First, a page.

The Silverfish

Silverfish

Silverfish

Silverfish

Silverfish

Latin: Lepisma saccharina

Silverfish are silvery glistening and can be up to 1 cm long. Silverfish hide in cracks and crevices during daylight. They are common in basements and attics, where they can be found in birds’ nests and old, abandoned wasps’ nests. Silverfish is practically omnivorous, with a preference for starchy foods. Their protein demands are covered largely by eating dead insects. They are somewhat able to digest cellulose, but they also graze on the mould that grows on damp paper. Each female lays up to 100 eggs, which are located individually in cracks and crevices. At 22 ° C the eggs hatch in just over 40 days. The tiny silverfish offspring is similar to the adults, except in size. At 27 ° C, silverfish grow up and mature in 3-4 months. Silverfish thrive at temperatures between 25 and 30 ° C. At temperatures below 15 ° C development stops. Silverfish can get quite old, up to 4 – 5 years.

Silverfish do not survive if the relative humidity, where they live, drops to below 75% RH. Silverfish are not a serious food pest, but since silverfish also seek food elsewhere, there is a risk for transfer of bacteria and other germs. A drying-out of the premises will usually clear the problem. In places where silverfish are not tolerated, dusting or spraying with insecticides is as a reasonable measure. Here you have to concentrate on the animals’ habitats and sweep lists, loose tiles, pipe penetrations, etc.

Silverfish

Season for silverfish

Season for silverfish

( Latin: Order Thysanura)

With their silvery scales and nimble, meandering movements, they can seem similar to glistening small fish. Silverfish have biting mouth parts and are insects. Characteristic are the three wires at the rear end. It’s been 300 million years since the first silver fish-like animal appeared. Some believe that all the various insect types we know today have evolved from silverfish-like insects. In hot climates the silver fish lives in nature, but in this country it is more common indoors than outdoors.

Silverfish

Silverfish

Silverfish

( Latin: Lepisma saccharina)

It is probably about 300 million years ago that the first animal looking somewhat like a silverfish saw the light of day. It was doubtless very widely distributed and occurred in enormous numbers, and it has been suggested that primitive animals of this type may well have been the ancestors of all the different insect types alive today. Some insects, including silverfish, have remained more or less unchanged over long periods. Indeed, it is likely that there were primitive insects of this type when the first fish went up on to land, that they crawled around the feet of the dinosaurs, and they are still with us. Silverfish can, in fact, be regarded as living fossils, com- parable with the coelacanth.

In spite of their antiquity, silverfish have succeeded in exploiting the new opportunities created by man. In southern Europe and in parts of Asia they live out in the open, under stones and in crevices, but elsewhere they are almost exclusively associated with human habitations – houses, stables, outhouses and so on. Most people must have seen these small silvery insects run to shelter in the evening when the light is turned on in the kitchen, or may have found them in a bath or wash basin. They do not, as many believe, come up the drainpipe, but they become trapped after sliding down the smooth walls of the bath while searching for food during the night. They are particularly prevalent in kitchens and bathrooms for they require a high humidity or access to water.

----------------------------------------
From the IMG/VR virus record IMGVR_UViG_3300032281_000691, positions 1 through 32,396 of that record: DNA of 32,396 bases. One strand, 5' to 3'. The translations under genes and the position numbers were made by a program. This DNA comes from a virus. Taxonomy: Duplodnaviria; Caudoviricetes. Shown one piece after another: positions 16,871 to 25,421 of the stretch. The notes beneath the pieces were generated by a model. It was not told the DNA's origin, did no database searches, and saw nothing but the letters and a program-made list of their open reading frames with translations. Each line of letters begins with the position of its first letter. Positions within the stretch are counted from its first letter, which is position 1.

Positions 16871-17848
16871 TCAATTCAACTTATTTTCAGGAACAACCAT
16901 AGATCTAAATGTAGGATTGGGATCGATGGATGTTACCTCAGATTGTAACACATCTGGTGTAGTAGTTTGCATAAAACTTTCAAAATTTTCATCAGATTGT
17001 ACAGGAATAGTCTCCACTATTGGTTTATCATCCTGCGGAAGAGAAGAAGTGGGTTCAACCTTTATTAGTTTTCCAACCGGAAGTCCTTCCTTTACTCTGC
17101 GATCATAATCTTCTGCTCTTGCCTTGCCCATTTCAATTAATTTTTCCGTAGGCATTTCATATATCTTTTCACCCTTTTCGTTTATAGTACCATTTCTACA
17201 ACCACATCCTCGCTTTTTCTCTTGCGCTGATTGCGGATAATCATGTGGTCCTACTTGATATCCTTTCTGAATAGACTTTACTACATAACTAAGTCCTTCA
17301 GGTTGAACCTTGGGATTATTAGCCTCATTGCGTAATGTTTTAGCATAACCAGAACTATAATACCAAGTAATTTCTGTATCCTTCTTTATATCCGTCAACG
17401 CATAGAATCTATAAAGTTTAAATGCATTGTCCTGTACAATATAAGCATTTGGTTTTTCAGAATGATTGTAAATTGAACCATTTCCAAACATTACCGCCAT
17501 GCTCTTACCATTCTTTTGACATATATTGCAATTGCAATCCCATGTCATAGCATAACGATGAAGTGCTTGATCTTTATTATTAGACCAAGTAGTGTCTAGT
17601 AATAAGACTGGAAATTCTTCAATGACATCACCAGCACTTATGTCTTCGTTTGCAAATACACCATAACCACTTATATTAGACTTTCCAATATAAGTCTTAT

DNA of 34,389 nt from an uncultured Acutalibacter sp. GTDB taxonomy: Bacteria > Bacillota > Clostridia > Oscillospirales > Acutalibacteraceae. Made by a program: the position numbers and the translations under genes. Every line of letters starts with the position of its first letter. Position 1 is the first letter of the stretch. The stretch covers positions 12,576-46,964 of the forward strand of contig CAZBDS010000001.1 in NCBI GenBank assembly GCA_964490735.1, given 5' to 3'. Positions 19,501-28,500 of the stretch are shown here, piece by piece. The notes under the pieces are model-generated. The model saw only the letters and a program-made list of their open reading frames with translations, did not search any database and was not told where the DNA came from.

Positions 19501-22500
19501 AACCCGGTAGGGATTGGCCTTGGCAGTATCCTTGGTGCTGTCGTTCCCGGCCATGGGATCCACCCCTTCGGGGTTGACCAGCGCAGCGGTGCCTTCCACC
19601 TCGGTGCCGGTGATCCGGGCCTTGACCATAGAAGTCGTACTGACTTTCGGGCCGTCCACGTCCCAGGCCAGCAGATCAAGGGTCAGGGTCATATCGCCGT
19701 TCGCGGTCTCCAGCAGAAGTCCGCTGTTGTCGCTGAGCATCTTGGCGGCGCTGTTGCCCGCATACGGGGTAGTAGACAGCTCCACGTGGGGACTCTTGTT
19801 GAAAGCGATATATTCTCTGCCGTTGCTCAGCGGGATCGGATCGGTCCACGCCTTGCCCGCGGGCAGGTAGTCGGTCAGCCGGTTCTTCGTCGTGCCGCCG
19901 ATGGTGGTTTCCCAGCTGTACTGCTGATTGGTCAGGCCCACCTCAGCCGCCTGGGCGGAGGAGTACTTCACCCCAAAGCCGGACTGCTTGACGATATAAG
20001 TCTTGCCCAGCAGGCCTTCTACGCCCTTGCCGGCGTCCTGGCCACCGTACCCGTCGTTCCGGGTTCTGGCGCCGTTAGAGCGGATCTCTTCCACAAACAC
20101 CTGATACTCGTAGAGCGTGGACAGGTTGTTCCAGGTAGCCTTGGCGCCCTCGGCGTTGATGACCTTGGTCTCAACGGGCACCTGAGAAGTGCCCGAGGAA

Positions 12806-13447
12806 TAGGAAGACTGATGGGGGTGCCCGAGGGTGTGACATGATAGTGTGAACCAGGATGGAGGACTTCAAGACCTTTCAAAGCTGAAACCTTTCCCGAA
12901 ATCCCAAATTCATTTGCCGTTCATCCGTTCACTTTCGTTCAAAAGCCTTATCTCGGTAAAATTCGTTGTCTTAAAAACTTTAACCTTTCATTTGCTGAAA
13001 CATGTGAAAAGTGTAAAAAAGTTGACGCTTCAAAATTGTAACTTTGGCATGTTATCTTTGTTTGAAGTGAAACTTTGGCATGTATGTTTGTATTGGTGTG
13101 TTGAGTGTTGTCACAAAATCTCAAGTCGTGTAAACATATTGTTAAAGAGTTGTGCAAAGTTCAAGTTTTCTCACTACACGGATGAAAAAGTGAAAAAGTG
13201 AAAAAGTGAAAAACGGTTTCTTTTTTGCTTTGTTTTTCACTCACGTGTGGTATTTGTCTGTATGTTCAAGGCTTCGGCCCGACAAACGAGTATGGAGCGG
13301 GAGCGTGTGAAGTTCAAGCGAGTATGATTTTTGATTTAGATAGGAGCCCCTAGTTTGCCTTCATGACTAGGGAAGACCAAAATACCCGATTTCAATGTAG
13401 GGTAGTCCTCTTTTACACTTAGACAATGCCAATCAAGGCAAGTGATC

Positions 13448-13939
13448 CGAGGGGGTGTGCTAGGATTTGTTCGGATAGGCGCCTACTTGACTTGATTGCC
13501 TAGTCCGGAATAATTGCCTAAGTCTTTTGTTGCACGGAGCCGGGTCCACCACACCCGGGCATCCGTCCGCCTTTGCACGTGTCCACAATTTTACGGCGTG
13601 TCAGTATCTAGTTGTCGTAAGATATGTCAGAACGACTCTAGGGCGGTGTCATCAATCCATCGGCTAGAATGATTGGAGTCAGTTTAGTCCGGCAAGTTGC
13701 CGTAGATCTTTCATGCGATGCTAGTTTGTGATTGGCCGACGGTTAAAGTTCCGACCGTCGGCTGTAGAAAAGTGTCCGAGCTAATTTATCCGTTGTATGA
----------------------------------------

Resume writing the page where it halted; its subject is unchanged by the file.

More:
Silverfish are pleasant animals which are easy to keep in captivity and they live for quite a long time, sometimes over 5 years. On the other hand, they are not very prolific, because a female will only lay about twenty eggs during the course of her life. The eggs are deposited in cracks and crevices and the young resemble the adults, except in size. Under favourable conditions they become sexually mature at an age of about six months.

Silverfish will thrive on the tiniest scraps of food, preferring starchy foods such as flour and bread (p. 59), but they also gnaw meat and are not above eating dead members of their own species. They are capable of digesting cellulose and may therefore attack books and documents. In such cases damage is not usually very serious unless the goods have been kept in a damp condition.

Silverfish

These are omnivorous insects which occasionally gnaw textiles. They will, for example, attack artificial, cellulose-based silk, such as the red ribbon used in Christmas decorations and in gift wrappings.

Silverfish
Silverfish

Other insects which occasionally attack textiles include cockroaches and meal- worms, which sometimes feed on soiled linen.

On account of their size, mice and rats often cause serious damage to textiles when they are collecting nest material. In empty holiday houses which mice may enter during the winter it is a good idea to move mattresses and bedding to a place where the mice cannot get at them. For precautions against mice, see also p. 87.

Silverfish

(Latin: Lepisma saccharina)

The common silverfish frequently occurs in kitchens and comes out at night to feed on crumbs and odd scraps of food. It is capable of digesting cellulose and so can derive nutriment from paper. It is described in greater detail on p. 106 together with other pests that attack paper.